When the DNA molecule is inactive, the bases are linked by these hydrogen bonds and the molecule is in its spiral-shaped state.
Nucleic Acid Structure
Nucleotides can be linked together by covalent bonds between the phosphate of one nucleotide and the sugar of next. These linked monomers become the phosphate-sugar backbone of nucleic acids. The nitrogenous bases extend out from this phosphate-sugar backbone like teeth of a comb.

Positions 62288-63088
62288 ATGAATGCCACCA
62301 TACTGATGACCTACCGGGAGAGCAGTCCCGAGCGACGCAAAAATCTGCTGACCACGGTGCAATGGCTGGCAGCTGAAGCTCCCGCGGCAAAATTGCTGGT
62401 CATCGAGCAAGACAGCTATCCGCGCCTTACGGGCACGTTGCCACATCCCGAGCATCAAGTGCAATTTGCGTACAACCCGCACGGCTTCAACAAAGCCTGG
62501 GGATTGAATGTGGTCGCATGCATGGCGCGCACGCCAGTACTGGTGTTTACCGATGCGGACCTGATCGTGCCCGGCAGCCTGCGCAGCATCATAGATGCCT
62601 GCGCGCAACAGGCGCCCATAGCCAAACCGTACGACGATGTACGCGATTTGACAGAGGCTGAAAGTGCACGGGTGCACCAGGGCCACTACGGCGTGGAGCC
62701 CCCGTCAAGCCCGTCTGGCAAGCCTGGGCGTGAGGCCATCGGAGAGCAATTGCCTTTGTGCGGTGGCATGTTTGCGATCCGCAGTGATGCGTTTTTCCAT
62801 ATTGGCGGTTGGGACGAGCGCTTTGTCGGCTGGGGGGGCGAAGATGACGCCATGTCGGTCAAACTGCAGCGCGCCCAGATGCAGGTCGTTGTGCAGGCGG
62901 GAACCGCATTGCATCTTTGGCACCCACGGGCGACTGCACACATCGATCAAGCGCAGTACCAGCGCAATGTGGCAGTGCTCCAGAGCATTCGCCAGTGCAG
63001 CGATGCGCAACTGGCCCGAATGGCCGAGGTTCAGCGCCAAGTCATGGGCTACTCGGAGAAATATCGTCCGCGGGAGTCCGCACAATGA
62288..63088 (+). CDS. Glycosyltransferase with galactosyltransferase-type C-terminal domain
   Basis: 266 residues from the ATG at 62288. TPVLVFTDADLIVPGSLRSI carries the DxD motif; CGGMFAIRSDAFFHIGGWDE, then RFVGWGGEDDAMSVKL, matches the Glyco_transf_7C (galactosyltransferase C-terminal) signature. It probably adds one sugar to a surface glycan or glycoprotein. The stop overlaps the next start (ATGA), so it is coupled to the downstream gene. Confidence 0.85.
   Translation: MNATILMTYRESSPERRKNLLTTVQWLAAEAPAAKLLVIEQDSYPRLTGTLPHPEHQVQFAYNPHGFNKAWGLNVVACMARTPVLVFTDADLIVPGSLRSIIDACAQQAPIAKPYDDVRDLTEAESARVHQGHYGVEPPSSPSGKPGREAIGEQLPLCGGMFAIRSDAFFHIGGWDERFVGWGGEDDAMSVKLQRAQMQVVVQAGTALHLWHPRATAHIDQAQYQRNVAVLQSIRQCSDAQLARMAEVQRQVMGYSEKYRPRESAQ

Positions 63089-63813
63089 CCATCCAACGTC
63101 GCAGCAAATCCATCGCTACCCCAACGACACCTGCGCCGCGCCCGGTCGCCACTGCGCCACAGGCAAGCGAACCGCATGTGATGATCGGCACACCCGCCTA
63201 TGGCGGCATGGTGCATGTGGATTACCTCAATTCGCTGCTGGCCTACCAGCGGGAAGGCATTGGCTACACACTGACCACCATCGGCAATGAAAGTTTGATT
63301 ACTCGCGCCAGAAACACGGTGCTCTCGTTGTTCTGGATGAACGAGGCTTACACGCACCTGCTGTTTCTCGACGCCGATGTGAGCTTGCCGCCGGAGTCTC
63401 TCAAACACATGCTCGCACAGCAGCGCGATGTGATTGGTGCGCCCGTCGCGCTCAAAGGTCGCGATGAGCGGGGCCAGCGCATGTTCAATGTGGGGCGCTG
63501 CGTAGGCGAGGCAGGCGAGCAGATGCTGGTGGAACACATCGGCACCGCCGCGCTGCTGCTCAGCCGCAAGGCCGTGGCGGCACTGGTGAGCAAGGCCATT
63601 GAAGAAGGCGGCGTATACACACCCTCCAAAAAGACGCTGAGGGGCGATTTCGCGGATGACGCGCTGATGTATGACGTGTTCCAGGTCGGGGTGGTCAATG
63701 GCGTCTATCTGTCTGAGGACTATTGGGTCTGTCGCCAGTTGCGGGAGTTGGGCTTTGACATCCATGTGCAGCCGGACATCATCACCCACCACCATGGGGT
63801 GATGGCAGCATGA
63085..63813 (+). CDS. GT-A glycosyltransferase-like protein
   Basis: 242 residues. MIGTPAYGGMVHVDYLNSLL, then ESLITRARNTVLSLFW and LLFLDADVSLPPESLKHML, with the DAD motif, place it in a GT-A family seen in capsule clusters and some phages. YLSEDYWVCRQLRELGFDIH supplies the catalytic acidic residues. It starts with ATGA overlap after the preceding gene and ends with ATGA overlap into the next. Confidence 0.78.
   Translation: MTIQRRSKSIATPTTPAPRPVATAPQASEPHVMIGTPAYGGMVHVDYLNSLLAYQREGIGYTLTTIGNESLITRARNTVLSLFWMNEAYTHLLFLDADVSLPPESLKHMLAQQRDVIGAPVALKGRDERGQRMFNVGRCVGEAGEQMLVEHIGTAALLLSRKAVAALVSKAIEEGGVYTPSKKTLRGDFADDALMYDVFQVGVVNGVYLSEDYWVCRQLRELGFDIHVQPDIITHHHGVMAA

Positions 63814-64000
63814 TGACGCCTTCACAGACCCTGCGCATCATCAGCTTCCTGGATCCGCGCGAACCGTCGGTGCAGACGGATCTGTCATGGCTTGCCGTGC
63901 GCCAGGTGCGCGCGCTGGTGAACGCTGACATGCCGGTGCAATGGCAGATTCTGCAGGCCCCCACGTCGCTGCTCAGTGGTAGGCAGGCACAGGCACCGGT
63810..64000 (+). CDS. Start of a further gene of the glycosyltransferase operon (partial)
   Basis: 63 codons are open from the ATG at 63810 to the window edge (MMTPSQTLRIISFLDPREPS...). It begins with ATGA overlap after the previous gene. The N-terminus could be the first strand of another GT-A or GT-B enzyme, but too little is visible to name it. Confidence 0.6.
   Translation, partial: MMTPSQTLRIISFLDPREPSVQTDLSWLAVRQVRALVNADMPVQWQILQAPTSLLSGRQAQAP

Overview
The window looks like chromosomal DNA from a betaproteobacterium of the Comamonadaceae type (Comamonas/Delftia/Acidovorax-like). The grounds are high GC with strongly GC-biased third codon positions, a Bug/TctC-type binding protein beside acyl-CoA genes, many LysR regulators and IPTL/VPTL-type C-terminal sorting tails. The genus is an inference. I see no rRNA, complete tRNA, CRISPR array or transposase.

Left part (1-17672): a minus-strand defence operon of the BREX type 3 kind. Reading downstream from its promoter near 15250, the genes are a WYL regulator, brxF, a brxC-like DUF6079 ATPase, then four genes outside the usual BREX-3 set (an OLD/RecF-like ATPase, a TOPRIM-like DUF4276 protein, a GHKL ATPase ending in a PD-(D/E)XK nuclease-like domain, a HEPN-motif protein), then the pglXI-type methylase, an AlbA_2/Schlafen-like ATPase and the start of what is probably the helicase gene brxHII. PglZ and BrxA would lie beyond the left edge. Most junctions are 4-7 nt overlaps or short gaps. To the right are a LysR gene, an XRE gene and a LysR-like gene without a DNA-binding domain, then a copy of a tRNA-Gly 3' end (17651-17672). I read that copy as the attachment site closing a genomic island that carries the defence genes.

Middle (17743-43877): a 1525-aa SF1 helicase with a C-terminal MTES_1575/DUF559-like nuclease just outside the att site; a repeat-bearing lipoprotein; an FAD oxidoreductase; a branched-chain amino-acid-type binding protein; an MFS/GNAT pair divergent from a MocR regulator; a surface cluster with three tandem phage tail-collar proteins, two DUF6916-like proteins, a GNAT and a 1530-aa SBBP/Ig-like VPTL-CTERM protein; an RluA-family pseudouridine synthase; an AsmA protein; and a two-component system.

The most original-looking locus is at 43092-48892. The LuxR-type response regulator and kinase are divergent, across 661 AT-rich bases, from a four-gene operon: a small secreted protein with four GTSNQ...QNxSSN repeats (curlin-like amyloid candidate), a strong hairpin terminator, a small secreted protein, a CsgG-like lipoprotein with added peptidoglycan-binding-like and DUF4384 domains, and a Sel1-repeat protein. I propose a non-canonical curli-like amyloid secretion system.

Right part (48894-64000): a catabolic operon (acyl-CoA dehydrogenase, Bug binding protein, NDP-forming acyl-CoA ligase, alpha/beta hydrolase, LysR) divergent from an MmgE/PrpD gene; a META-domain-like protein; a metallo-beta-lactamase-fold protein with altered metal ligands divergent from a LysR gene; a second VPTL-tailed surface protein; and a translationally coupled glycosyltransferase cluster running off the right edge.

When bases pair up between the two DNA strands, a purine always pairs with a pyrimidine. Specifically adenine (A) and thymine (T) pair up, and cytosine (C) and guanine (G) pair up. These bases are attracted to each other through hydrogen bonding.
When DNA is being used—either being copied (a process called
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